Abela taken aback by PN's energy liberalisation proposal, says this would shoot up energy prices

The Prime Minister said that Bernard Grech's solution for the energy sector is to introduce competition to the Enemalta technicians

Prime Minister Robert Abela (Photo: PL)
Prime Minister Robert Abela (Photo: PL)

Prime Minister Robert Abela said that he was taken aback by the PN’s proposal to liberalise the energy distribution market, saying that this would lead to an increase in energy prices.

During an interview on ONE Radio on Saturday, Prime Minister Robert Abela spoke about the MCESD meeting on Friday, and said there is synergy between the government’s vision and that of the social partners on energy.

He said that doubling the budget for next year's electricity distribution was crucial, stating that the previous €15 million annual budget for six years was based on the experts’ climate change predictions.

“We have seen an increase in temperature and other weather extremes, like excessive rainfall and rougher seas [ ...] The extreme weather manifested itself earlier than what experts had predicted and therefore, we need to accelerate our plans,” Abela said.

Malta had negotiated the carbon emmission reduction targets from the 36% requested by the European Commission to 19% by 2030.

The country had argued that it was the bloc’s lowest emitter per capita and required carbon-reduction parameters that it could realistically achieve.

Abela said that the increased investment will be spent on the addition of more distribution centres and substations, the strengthening of the current network and kilometres of new cabling.

The PM also spoke about the energy generating plans, including the second interconnector from Ragusa in Sicily, the Memorandum of understanding with Libya on renewable energy in North Africa, the shore-to-ship project and plans for a battery storage scheme.

PN’s energy liberalisation proposal

The PM said that the PN Opposition is inconsistent on its energy proposals and changes its vision every six months.

“The Opposition Leader is the only person that does not recognise that climate change is a global phenomenon,” Abela said. “Climate change is a result of human behaviour over the years – from toxic fuels to manufacturing.”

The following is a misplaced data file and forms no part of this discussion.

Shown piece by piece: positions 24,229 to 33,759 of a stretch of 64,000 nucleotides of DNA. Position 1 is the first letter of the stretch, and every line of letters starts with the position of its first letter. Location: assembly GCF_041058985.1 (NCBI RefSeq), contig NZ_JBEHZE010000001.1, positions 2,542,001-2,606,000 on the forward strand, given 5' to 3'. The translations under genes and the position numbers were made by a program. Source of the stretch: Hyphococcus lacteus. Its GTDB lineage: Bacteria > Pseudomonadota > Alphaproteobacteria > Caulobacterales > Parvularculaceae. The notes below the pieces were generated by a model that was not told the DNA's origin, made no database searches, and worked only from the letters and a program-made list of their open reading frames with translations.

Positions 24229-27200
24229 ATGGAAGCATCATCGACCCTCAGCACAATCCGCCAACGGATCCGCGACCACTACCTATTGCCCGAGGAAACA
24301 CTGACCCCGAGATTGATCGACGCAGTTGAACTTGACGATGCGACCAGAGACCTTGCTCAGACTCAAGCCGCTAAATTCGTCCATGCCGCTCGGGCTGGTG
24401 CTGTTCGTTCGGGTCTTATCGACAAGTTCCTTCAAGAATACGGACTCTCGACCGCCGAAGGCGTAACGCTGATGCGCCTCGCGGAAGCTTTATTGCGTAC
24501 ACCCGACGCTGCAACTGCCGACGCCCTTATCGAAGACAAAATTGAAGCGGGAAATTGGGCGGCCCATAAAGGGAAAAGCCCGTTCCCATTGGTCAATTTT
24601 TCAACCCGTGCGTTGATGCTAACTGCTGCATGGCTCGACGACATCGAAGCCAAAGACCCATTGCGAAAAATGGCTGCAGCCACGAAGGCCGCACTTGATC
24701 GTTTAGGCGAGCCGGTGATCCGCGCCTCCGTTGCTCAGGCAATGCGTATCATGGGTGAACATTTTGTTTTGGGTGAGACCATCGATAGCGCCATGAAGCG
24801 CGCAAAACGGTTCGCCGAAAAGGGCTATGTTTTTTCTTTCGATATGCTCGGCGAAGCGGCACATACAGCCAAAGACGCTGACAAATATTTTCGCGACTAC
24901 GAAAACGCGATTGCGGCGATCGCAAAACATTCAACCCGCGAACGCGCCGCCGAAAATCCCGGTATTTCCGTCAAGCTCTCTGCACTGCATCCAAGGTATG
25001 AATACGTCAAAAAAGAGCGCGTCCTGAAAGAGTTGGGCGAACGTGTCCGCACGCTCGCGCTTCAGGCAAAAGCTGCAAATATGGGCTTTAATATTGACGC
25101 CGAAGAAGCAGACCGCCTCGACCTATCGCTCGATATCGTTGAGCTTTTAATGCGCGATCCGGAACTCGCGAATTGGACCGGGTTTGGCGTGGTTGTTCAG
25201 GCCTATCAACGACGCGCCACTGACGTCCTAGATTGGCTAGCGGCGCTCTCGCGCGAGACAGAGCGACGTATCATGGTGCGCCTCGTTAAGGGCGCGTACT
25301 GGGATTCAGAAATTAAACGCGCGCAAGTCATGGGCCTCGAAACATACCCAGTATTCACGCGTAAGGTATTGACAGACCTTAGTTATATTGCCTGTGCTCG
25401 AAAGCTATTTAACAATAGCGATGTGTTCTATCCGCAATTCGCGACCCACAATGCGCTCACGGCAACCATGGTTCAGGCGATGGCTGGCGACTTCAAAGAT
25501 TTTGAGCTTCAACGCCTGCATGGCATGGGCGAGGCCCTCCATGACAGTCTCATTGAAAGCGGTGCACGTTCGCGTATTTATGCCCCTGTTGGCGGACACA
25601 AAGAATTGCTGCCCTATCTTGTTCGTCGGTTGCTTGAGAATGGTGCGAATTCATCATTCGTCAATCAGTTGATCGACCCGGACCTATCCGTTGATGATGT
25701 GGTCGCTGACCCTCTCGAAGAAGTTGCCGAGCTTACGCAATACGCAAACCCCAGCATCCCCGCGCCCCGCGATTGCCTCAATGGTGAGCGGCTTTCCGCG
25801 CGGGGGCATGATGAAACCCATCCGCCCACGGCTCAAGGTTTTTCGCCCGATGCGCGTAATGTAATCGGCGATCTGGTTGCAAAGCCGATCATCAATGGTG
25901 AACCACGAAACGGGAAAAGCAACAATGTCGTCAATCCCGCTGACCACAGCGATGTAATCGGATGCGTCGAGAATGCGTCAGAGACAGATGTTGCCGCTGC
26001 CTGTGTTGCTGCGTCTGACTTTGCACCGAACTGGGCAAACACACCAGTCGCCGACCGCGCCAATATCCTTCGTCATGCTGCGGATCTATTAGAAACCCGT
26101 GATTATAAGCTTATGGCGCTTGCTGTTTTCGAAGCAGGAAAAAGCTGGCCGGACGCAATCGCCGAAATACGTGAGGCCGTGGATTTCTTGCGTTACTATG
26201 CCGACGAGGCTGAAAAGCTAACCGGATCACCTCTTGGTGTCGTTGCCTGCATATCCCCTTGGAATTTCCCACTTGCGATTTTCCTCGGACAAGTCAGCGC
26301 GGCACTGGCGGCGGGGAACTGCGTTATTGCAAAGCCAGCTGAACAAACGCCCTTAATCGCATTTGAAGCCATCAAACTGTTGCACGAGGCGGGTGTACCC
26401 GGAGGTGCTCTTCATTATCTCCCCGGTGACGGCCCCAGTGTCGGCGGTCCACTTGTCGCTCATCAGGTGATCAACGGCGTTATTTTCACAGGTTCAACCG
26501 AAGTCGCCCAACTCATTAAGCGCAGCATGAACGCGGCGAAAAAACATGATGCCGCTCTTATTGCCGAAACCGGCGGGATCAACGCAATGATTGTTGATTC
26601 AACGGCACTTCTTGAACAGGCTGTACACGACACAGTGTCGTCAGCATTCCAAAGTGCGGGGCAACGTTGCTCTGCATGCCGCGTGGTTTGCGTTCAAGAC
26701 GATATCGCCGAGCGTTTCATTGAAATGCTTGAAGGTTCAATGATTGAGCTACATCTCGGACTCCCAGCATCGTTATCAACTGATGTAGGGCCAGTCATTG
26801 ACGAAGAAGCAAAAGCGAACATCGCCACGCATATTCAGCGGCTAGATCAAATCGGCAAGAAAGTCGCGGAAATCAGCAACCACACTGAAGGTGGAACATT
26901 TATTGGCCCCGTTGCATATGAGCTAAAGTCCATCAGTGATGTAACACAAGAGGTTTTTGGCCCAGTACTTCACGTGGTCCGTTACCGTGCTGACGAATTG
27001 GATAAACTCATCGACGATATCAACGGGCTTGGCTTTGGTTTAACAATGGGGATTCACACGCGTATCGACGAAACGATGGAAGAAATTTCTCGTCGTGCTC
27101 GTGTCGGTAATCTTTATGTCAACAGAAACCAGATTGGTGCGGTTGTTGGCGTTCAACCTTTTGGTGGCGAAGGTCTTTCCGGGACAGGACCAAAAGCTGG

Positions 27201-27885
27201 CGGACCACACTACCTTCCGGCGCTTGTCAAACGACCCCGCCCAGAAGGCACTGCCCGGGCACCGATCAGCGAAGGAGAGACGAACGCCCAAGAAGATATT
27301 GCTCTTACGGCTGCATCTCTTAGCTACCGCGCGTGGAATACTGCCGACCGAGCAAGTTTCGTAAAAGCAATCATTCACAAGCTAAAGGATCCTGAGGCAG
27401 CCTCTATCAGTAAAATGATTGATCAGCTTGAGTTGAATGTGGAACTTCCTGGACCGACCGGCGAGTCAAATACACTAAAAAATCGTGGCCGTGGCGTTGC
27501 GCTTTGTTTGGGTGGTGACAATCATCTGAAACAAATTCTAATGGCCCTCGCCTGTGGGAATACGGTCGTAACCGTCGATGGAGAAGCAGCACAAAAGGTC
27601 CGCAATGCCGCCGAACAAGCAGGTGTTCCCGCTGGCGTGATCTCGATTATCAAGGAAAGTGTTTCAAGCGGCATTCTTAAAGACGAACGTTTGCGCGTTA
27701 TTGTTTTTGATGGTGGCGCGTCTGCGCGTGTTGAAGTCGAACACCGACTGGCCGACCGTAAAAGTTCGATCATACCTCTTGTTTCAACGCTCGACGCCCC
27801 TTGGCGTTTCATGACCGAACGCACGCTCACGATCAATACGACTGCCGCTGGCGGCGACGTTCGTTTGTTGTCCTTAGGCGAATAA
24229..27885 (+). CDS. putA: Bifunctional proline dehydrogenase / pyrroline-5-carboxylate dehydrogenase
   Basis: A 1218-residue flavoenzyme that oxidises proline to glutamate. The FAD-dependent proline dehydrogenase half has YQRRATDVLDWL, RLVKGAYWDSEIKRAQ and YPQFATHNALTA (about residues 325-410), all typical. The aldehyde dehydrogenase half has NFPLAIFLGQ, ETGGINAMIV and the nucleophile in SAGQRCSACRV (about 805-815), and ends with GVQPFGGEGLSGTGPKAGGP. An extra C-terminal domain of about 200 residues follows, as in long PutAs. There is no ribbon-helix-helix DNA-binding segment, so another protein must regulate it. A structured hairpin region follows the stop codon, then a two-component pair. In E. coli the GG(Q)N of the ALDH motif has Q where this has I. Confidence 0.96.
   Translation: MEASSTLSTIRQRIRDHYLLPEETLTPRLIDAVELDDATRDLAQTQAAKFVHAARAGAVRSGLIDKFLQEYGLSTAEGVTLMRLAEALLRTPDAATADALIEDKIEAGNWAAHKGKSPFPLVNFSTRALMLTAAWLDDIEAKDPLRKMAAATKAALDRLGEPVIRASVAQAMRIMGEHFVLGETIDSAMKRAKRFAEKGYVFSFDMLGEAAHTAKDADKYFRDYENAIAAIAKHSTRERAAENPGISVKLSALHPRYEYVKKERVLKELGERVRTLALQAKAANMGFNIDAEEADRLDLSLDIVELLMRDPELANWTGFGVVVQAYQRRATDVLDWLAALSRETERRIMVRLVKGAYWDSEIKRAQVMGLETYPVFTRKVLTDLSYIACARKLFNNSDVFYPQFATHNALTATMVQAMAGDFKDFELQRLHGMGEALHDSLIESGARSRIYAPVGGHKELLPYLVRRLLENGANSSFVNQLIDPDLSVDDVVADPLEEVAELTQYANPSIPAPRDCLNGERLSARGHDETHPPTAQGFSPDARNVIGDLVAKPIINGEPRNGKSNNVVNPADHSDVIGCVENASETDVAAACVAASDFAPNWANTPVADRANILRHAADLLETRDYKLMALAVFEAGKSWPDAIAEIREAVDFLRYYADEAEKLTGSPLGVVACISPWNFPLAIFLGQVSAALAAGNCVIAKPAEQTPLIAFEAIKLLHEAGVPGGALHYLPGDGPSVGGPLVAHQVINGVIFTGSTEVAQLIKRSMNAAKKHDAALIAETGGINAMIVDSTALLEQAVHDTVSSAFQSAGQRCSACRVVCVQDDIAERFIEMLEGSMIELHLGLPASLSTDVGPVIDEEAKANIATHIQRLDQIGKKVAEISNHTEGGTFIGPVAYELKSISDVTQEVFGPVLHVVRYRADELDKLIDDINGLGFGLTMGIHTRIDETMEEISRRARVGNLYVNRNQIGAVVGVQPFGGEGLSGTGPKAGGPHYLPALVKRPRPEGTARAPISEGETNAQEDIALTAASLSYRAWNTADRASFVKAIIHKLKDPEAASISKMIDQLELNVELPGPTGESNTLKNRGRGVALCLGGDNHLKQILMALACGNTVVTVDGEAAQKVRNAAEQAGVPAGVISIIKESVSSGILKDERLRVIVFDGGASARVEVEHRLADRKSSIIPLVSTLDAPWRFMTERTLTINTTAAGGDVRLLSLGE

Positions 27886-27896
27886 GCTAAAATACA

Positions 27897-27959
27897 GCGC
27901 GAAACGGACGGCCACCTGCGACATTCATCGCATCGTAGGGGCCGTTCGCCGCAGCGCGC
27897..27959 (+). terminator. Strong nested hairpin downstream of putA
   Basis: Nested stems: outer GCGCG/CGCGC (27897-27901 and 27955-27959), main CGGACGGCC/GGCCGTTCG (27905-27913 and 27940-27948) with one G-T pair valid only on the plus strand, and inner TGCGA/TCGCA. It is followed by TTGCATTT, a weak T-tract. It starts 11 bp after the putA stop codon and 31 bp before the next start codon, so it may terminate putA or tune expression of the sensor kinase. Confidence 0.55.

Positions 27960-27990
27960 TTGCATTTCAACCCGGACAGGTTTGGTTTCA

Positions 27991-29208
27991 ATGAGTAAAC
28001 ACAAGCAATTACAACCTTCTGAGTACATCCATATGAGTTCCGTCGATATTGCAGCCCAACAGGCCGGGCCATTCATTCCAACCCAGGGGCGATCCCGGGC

Robert Abela said that the climate change authority, announced on Friday, was something the government had been working on for the past months.

David Spiteri Gingell, a management consultant, revealed that he had recommended the setting up of such an agency to the Maltese government in 2009.

“A decision to stand idle would lead to catastrophic results. What we have seen in Malta, Greece, Italy, and Portugal is only the beginning. Experts are telling us that such extreme conditions will be more frequent and intense,” Abela said.

He said that the lifestyle had to change and that the government had to provide directions on the way forward.

Abela stated that new buildings have to be energy efficient and that the government was leading the way by making new schools carbon-neutral.

The Prime Minister lambasted the PN’s proposal to liberalise Malta’s energy distribution network and said that he was taken aback by this.

On Friday, the Nationalist Party revealed their proposals for the energy sector, which included permitting private investment in this infrastructure, leading to "competition and efficiency."

“Their market-driven strategy would shoot up energy prices. Will the burden fall on the people as it did during the PN tenure?” Abela asked.

He said that this would be a slap in the face to the Enemalta workers. “The PN leader’s solution is to introduce competition to the technicians that have worked so hard, day and night, in recent days.”

Construction industry

Abela reiterated that the Magisterial Inquiry into the death of 20-year-old Jean Paul Sofia on a construction site was crucial for justice.

He, however, admitted that he could have been more sensitive on the matter. Abela and the Labour Party parliamentary group had voted against a public inquiry into the tragedy but then gave in to public pressure and announced the inquiry days later.

Abela emphasised that there should be a shift in attitude in the construction sector.

“Certain attitudes of the past are not acceptable anymore. The lack of respect towards the neighbours and the disregard for safety and security no longer have a place [...] The new licencing requirements for contractors and excavators are needed to ensure respect, professionality and discipline.”

He also said that the same protocol will be followed with regards to the public consultation on the licencing of stone masons.

“This country has had too many fatalities in the sector. 120 are too much, and a change in direction is much needed,” Abela stated.